What DIY rehab owners aren't even taking into account is how much more doing the rehab themselves actually costs. It's really easy to look at a contractor's bid (which will likely about a week to complete), scoff at the price, and proceed to do it themselves and take several weeks or even months to get the property ready to rent again.
The cost of vacancy
We've said it before but the number one expense related to your rental home is vacancy. In the area of the Inland Empire where we manage properties and our average rent is over $2,000 per month, it doesn't take long for a vacant home to really start adding up in terms of lost revenue.
If you're an owner with a job or any other responsibilities of any kind, chances are you won't be able to work around the clock to get that property rehabbed like a contractor can. You don't have other people working for you to help you out and you will likely be limited to getting your property ready to rent on weekends or in your limited free time.
So let's just say you can save $2,000 by handling the rehab yourself. You won't have to pay the contractor for his time so all you need to do is buy the supplies and get to work on the home. Let's also assume that your home has a market value of $2,000/month.
The contractor could have completed the job in a week. The quality of the work would have been fantastic and the home would be ready to be placed on the market as soon as the job was completed. Potential high quality tenants would be attracted to your fresh and recently renovated home. You can charge market value and find a tenant in a matter of weeks. You spent an extra $2,000 to have the contractor do all the work instead of doing it yourself, but your rent income is flowing again shortly after the last tenant left and you are able to make up for it in no time.
Now let's look at the DIY angle. It takes you over a month to get everything done because you can really only use your Saturdays to work on the home. You're feeling rushed and don't do the great quality install that a contractor would have. In the month that it takes you, you've now lost $2,000 in potential rent. You finally finish and place the home on the market. It's obvious to your high quality potential tenants that the job was rushed and not professionally done. Other better quality rentals on the market get all the attention and your home not takes and additional month to rent because it's a turn off to good tenants.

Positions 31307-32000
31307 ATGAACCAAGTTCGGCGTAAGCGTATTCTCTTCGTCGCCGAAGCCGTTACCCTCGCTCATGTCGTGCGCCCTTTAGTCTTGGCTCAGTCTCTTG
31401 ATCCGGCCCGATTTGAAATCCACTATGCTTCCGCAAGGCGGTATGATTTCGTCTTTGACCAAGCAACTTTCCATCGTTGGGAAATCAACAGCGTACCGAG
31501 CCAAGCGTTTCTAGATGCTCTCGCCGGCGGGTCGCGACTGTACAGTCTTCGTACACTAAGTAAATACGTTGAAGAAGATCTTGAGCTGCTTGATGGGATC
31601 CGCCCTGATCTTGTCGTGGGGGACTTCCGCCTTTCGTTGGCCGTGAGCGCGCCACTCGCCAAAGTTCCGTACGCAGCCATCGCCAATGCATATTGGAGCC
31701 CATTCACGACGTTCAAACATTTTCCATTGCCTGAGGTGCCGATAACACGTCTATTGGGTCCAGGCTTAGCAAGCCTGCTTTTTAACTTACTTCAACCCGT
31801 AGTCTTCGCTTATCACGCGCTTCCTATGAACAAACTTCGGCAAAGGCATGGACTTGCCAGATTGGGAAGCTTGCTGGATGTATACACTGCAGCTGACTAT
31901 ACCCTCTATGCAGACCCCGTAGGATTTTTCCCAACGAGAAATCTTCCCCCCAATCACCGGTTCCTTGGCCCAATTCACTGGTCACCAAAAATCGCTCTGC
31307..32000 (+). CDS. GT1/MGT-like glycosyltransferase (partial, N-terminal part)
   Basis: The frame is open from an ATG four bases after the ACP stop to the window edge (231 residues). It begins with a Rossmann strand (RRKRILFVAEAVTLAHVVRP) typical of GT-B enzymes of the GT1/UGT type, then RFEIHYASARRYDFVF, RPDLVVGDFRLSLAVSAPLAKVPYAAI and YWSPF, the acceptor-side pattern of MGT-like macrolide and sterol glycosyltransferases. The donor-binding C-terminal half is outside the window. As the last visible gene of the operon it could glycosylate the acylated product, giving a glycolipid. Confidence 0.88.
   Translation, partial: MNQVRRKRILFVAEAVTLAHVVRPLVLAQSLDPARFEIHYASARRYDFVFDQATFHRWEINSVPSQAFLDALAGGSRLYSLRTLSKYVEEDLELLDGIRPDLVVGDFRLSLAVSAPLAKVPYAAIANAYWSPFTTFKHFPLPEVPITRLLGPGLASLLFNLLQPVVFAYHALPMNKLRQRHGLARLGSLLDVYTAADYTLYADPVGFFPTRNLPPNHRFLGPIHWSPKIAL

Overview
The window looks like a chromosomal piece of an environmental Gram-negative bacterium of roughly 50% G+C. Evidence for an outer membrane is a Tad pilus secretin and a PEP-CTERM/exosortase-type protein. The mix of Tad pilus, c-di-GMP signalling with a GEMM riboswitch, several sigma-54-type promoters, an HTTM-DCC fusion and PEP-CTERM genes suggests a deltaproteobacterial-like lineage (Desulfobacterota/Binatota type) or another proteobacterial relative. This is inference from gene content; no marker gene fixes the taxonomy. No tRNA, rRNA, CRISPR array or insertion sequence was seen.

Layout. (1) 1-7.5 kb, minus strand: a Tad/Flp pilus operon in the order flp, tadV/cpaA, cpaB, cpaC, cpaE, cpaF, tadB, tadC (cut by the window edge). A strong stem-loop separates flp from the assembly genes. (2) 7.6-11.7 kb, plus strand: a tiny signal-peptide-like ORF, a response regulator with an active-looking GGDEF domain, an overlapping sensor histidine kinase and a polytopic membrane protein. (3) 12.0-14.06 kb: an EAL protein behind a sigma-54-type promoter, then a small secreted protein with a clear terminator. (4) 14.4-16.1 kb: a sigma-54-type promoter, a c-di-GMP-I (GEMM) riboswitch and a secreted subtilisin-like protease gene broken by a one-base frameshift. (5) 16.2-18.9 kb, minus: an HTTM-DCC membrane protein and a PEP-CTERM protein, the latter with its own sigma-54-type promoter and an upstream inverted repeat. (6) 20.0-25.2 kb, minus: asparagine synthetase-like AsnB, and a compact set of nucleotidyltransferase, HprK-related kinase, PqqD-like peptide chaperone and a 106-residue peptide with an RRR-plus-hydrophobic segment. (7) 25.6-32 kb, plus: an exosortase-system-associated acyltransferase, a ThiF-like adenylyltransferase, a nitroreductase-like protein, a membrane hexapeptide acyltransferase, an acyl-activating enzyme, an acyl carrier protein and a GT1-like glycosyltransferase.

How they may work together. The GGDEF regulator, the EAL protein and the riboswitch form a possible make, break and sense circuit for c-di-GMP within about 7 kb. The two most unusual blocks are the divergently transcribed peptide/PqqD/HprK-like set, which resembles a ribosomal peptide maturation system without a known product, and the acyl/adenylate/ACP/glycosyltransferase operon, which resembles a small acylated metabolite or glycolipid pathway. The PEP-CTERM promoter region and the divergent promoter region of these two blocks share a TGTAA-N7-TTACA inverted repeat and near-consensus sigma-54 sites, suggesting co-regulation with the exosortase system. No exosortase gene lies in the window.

You go through over a month on the market, slash the price, and finally get a tenant placed at $1,900/month. The tenant isn't as strong as what you could've had with a quick and professional rehab. You've now experienced 2.5 months of vacancy totaling $5,000 in lost rent. Since the job wasn't professionally done, you are also $100 below what you could've gotten for your home since you had to slash the price since it was taking so long to rent.
So over 12 months, you are looking at an added cost of $1,200 in under market rent and and $5,000 vacancy on the front end. Total cost of the DIY rehab is $6,200 when the cost to just pay a contractor to do it right would have been $2,000.
Total it all up and this particular scenario would cost you $4,200 by doing the rehab yourself. It is so easy as a rental property owner to look at the cost of something on the front end without looking at how much the alternative will actually cost you in the long run. This same logic applies to overpricing your home.
While this scenario is made up, we've seen situations like this time and time again with owners that decide to do the rehab on their property themselves and sometimes significantly more extreme.
Remember the number one expense related to your rental property is vacancy. Not rehabs and not unexpected maintenance. Decisions that you make in upgrading your home or getting it ready to rent again should all be centered around minimizing vacancy. It's a lot easier to spend money on your home when you have money flowing in.